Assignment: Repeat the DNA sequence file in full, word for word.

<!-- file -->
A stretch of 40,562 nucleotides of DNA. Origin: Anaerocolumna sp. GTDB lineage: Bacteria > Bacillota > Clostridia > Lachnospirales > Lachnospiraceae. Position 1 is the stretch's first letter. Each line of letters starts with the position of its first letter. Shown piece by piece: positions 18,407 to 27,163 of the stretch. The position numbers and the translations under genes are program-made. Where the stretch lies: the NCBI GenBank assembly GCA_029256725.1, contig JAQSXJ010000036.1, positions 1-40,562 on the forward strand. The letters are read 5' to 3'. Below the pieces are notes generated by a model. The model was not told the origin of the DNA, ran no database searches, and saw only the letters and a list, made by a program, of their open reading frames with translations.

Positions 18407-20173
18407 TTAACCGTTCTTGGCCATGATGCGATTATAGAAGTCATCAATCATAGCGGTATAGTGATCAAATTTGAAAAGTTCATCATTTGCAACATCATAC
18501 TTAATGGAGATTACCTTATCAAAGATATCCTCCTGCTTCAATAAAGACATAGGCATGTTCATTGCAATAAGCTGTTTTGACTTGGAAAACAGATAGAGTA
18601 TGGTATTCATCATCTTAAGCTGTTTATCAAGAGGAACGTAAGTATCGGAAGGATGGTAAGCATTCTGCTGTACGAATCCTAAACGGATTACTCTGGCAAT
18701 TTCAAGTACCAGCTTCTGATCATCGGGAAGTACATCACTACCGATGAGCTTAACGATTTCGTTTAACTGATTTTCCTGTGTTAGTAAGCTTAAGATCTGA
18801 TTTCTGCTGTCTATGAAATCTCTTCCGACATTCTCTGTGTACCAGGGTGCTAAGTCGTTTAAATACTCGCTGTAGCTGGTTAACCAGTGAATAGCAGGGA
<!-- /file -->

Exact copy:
A stretch of 40,562 nucleotides of DNA. Origin: Anaerocolumna sp. GTDB lineage: Bacteria > Bacillota > Clostridia > Lachnospirales > Lachnospiraceae. Position 1 is the stretch's first letter. Each line of letters starts with the position of its first letter. Shown piece by piece: positions 18,407 to 27,163 of the stretch. The position numbers and the translations under genes are program-made. Where the stretch lies: the NCBI GenBank assembly GCA_029256725.1, contig JAQSXJ010000036.1, positions 1-40,562 on the forward strand. The letters are read 5' to 3'. Below the pieces are notes generated by a model. The model was not told the origin of the DNA, ran no database searches, and saw only the letters and a list, made by a program, of their open reading frames with translations.

Positions 18407-20173
18407 TTAACCGTTCTTGGCCATGATGCGATTATAGAAGTCATCAATCATAGCGGTATAGTGATCAAATTTGAAAAGTTCATCATTTGCAACATCATAC
18501 TTAATGGAGATTACCTTATCAAAGATATCCTCCTGCTTCAATAAAGACATAGGCATGTTCATTGCAATAAGCTGTTTTGACTTGGAAAACAGATAGAGTA
18601 TGGTATTCATCATCTTAAGCTGTTTATCAAGAGGAACGTAAGTATCGGAAGGATGGTAAGCATTCTGCTGTACGAATCCTAAACGGATTACTCTGGCAAT
18701 TTCAAGTACCAGCTTCTGATCATCGGGAAGTACATCACTACCGATGAGCTTAACGATTTCGTTTAACTGATTTTCCTGTGTTAGTAAGCTTAAGATCTGA
18801 TTTCTGCTGTCTATGAAATCTCTTCCGACATTCTCTGTGTACCAGGGTGCTAAGTCGTTTAAATACTCGCTGTAGCTGGTTAACCAGTGAATAGCAGGGA